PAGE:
ABE 591/EAS 591: Future of Water Resources
This three-credit course is designed as an advanced course concerning water management, water supply and water quality issues in conjunction with economic and political driving forces. This is a new course of its kind developed and taught jointly by Drs. Chaubey and Barbara Cooper (EAS) at Purdue University. It was offered for first time in Fall 07. The topics covered include the hydrologic cycle and its individual components (e.g. precipitation, infiltration, runoff, evapotranspiration), stream flow, groundwater flow, water quality, water law, impact of human activities on water availability and water quality including use of mathematical modeling to quantify these impacts, case studies of water conflicts around the world and discussion related to how some of these complex problems could be addressed.
ABE 522: Ecohydrology
Ecohydrology links hydrological and ecological processes at various spatiotemporal scales. Dr. Chaubey has led the development of this new 3-credit hour course titled Ecohydrology, which was offered to senior level undergraduate and first year graduate students in Environmental and Ecological Engineering. Movement and storage of water are integral parts of landscape and ecosystem functioning. Hydrological processes in individual ecosystems and the role of water in linking the myriad components of the landscape are explored in this class.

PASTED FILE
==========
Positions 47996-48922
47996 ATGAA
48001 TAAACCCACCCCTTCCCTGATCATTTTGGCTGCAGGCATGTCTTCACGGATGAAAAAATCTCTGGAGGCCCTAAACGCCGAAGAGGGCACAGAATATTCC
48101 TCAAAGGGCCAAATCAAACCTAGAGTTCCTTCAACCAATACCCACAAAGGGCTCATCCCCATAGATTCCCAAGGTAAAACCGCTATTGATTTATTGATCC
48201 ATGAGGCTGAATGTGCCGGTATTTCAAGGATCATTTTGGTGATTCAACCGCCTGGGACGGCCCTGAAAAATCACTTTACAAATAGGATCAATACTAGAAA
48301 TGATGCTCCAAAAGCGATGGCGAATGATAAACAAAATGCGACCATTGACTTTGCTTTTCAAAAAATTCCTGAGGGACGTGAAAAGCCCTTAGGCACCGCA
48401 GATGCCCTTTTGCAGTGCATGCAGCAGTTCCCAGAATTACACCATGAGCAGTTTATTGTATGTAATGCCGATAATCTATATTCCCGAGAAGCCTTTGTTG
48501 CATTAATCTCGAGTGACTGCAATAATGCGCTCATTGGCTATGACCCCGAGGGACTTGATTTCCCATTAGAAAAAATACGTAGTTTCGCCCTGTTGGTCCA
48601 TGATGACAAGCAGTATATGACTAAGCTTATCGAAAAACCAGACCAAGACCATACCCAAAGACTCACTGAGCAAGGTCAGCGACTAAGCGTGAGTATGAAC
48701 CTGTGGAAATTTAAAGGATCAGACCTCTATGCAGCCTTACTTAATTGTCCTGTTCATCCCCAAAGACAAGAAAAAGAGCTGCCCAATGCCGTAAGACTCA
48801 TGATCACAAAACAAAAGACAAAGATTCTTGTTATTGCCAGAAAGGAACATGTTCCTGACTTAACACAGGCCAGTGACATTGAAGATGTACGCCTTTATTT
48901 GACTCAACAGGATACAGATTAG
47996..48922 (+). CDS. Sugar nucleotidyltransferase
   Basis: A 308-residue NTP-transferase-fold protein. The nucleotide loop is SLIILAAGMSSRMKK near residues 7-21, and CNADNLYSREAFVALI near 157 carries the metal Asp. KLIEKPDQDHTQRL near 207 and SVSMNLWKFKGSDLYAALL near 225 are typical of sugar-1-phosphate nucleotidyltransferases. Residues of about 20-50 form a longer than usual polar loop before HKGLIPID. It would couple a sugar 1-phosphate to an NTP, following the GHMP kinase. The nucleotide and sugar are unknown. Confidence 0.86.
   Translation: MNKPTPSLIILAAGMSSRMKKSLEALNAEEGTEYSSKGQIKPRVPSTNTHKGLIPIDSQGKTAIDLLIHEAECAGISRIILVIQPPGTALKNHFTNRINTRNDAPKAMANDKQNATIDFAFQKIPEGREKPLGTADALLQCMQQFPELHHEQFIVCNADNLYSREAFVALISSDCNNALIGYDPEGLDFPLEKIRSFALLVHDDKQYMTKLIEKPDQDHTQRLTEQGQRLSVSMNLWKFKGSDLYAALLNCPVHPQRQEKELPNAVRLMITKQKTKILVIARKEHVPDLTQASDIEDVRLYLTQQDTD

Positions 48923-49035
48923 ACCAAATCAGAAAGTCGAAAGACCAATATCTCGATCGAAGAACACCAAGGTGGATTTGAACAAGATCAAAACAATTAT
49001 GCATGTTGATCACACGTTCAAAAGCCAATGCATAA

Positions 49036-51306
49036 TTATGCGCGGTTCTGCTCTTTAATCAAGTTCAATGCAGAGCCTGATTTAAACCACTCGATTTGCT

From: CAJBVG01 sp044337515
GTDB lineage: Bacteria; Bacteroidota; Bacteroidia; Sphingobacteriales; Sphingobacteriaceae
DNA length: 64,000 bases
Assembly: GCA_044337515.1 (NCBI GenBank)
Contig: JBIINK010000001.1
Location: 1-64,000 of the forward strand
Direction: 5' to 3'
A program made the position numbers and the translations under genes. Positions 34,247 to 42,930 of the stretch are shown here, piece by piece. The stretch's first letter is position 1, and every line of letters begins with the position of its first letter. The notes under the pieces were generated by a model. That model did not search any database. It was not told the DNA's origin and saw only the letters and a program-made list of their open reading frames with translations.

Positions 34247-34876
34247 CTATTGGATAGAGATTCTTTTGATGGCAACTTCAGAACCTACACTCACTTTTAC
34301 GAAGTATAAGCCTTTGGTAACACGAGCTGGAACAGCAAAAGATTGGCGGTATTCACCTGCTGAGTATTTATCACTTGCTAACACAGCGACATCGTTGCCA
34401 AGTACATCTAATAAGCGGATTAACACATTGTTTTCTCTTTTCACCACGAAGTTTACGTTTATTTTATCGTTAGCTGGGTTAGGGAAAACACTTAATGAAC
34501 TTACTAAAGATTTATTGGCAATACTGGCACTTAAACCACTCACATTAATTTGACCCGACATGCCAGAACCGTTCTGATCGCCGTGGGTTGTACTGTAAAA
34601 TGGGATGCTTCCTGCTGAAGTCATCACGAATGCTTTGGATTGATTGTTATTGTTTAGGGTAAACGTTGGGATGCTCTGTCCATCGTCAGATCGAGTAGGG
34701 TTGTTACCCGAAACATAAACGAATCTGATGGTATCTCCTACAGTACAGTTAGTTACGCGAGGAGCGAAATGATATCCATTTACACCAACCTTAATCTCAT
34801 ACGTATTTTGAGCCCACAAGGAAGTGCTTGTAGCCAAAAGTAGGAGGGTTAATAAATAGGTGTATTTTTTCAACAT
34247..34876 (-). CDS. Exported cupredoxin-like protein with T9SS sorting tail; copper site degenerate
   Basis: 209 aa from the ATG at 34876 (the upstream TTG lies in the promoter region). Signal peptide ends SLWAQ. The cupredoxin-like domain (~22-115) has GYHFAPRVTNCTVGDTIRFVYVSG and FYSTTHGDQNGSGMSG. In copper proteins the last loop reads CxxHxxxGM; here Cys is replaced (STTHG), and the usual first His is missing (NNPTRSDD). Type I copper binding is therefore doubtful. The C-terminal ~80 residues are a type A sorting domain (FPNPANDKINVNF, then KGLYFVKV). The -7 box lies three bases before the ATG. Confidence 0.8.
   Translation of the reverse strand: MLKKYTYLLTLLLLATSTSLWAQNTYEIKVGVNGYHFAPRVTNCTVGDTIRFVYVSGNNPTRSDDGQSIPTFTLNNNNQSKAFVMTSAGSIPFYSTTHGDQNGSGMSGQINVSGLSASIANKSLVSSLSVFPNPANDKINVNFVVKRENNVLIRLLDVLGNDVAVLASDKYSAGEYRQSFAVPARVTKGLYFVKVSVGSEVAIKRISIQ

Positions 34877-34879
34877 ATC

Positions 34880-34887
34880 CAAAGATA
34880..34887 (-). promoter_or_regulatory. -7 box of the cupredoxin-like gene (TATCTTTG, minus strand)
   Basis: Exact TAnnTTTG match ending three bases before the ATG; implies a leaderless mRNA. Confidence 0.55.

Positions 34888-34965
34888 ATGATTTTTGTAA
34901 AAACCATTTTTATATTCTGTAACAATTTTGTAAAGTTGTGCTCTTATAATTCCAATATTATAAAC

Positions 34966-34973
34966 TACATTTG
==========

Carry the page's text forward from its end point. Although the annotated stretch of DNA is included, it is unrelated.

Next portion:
ABE 529: Nonpoint Source Pollution Engineering
In this three-credit course Dr. Chaubey teaches engineering principles involved in assessment and management of nonpoint source (NPS) pollution and the effect of NPS pollution on ecosystem integrity. Students will learn how to use GIS/mathematical models to quantify extent of pollution and to design and implement best management practices to improve water quality. The class will also involve a thorough discussion of Total Maximum Daily Load (TMDL) principles and processes.